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The defense may have faltered at times, but New Orleans’ offense remains potent

By Matthew Postins

Dallas Cowboys logoThe Dallas Cowboys (8-6) will face the New Orleans Saints (6-8) this Sunday. Here’s a look at the Saints entering the contest.

On Offense: Any conversation about New Orleans starts with Drew Brees. The former Super Bowl MVP is the triggerman for one of the league’s most lethal offenses. Despite all the tumult in New Orleans this year, the Saints are still in the league’s Top 5 in points, total yards and passing yards. Without head coach Sean Payton, Brees has been a coach on the field like never before. The offense really hasn’t changed and it’s built to Brees’ specific ability to recognize coverages, exploit mismatches and audible in and out of plays. But perhaps Brees also feels a bit more burdened this year. He could end up with more than 40 touchdown catches for the second straight year, but he’ll likely be sacked more this year than any time in his seven years with the Saints, and his completion percentage of 62 percent is the lowest since his second season in 2003. Still, he’s lethal when it comes to hot reads because his receivers – tight end Jimmy Graham, wide receiver Marques Colston and running back Darren Sproles – know his tendencies well. All have at least 60 receptions and wide receiver Lance Moore, who has 57 entering this game, should have at least 60 by the end of the season. The fact that the Saints’ three leading receivers are a tight end, wide receiver and running back shouldn’t be dismissed. Brees knows how to spread things out. Graham is a huge target inside and is dangerous up the seam. Colston is more of a possession receiver now and lets Moore and his pure speed stretch the field. Sproles is a scat-back who can turn short screens into big gains. Three of the Saints’ starting five up front – left tackle Jermon Bushrod, right guard Jahri Evans and right tackle Zach Strief – were part of New Orleans’ Super Bowl run and understand how to block for Brees. Left guard Ben Grubbs, signed from Baltimore in the offseason, has been a nice addition. Running the ball isn’t necessarily an afterthought in New Orleans, but they gain barely 100 yards per game. They rely on Sproles, Pierre Thomas, Chris Ivory and Mark Ingram to split carries, but none is a dominant back.

On Defense: This unit has leaked all year and it bore the brunt of the “Bountygate” suspensions. The unit missed linebacker Jonathan Vilma for half the season, and in many ways he sets the pace for the entire unit. With or without him, this is a unit that has ranked 27th or worse in every major defensive category. What’s actually difficult to figure out is why, especially when you consider the Saints are coming off a 41-0 shutout of Tampa Bay. The Saints are decent at forcing turnovers with 24 this season. They’re also allowing third-down conversions just 37.3 percent of the time, good for 13th in the NFL. But the Saints are buried under the sheer tonnage of other numbers. They give up way too many yards on the ground – more than 146 yards per game – and that creates problems for the unit overall, because the opponent can control the clock and keep the Saints’ offense off the field. The Saints also give up more than 27 points per game. New Orleans is also having difficulty getting to the quarterback with just 27 sacks this year, good for only 26th in the NFL. Saints opponents also score more than 54 percent of the time when they enter the red zone. This is a below-average defensive team that is prone to breakdowns and giving up big plays. There is still good veteran talent on this team, including cornerback Jabari Greer, safety Roman Harper and defensive end Will Smith. But one has to wonder if the talent is a good fit for first-year defensive coordinator Steve Spagnuolo and his system, which is based on the system of late Eagles defensive coordinator Jim Johnson. It’s a 4-3 base that uses traditional looks to create mismatches and disguise zone blitzes. Recently, when the Saints and Giants played, players from both teams – which have played under Spagnuolo – admitted that the system is hard to pick up the first year.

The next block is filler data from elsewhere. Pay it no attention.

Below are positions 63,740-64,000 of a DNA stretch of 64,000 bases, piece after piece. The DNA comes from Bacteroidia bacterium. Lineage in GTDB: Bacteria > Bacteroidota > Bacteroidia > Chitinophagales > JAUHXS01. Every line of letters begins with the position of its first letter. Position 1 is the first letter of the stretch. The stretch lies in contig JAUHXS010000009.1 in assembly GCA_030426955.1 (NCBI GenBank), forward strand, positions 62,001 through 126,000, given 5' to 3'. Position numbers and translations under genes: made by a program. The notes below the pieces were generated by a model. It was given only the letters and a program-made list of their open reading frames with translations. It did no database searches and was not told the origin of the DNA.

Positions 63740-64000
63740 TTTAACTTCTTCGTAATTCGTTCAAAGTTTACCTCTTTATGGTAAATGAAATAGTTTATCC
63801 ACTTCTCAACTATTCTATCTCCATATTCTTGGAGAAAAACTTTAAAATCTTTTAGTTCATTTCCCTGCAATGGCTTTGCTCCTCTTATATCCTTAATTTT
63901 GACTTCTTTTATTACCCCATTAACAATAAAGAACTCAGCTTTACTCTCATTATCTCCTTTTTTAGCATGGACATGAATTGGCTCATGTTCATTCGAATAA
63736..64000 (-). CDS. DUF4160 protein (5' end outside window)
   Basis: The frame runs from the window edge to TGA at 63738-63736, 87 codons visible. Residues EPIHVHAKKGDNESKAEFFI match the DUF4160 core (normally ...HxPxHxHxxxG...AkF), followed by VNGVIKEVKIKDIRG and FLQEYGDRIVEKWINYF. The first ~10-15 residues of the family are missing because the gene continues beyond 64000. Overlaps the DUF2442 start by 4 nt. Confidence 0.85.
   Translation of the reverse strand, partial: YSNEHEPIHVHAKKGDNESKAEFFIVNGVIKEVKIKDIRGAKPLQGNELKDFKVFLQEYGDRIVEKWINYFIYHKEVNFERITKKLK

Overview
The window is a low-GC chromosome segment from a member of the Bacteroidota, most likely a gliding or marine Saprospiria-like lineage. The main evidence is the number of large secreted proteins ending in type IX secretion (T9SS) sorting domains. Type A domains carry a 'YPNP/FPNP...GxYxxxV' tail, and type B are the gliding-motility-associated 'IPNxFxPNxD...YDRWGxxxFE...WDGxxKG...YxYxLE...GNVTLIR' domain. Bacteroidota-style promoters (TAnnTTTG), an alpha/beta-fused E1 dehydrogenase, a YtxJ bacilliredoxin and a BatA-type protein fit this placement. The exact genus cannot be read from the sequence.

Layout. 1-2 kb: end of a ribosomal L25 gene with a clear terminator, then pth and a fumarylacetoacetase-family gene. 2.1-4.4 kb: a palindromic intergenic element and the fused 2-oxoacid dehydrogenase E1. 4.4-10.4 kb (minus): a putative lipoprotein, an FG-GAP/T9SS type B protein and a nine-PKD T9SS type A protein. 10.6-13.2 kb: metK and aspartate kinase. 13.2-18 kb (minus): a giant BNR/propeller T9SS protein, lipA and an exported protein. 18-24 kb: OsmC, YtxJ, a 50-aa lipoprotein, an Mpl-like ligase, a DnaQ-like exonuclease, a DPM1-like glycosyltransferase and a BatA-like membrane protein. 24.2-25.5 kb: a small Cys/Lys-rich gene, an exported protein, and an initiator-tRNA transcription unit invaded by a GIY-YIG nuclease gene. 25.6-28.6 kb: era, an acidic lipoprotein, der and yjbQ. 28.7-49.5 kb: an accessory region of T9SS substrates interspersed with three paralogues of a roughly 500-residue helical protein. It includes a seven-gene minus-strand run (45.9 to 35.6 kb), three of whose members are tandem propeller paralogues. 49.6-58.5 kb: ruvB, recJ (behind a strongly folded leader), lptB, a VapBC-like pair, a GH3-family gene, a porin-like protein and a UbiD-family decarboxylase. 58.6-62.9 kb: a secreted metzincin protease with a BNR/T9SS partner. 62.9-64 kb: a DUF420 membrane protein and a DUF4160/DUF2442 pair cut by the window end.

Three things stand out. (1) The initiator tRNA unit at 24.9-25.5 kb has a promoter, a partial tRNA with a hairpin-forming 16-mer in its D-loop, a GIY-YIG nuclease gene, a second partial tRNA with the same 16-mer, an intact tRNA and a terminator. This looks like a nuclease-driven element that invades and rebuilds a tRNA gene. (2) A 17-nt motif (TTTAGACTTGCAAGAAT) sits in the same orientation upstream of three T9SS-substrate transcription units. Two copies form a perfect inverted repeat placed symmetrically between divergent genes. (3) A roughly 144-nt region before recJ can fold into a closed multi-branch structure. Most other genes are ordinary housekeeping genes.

On Special Teams: Garrett Hartley has settled in as a steady kicker with 50-plus range. Punter Thomas Morstead is having a Pro Bowl-caliber season, as he is second in the league in gross average and second in net average. Sproles, who missed part of the season due to injury, has not been himself on punt returns and the entire return unit ranks in the bottom half in return yardage. It’s a different story on kickoff returns, where Travaris Cadet and Sproles combine to make this a Top 10 unit. But neither unit has returned one for a touchdown.

Overall: Most teams know that the best defense against New Orleans is a good offense. Keeping the Saints’ offense off the field is a key to winning any game against Brees. Opponents are keeping the ball for more than 32 minutes against New Orleans, and the Saints offense is ranked No. 27 in time of possession. Of course, the flip side is that it doesn’t take the Saints’ high-powered offense long to score. But opponents also have to score. The Saints have failed to score at least 20 points just twice this season. Defensively you have to keep Brees off-balance and minimize the mismatches that he loves to exploit by maintaining defensive assignments. Offensively you have to take advantage of red zone opportunities against a defense that isn’t that effective inside its own 20.

 

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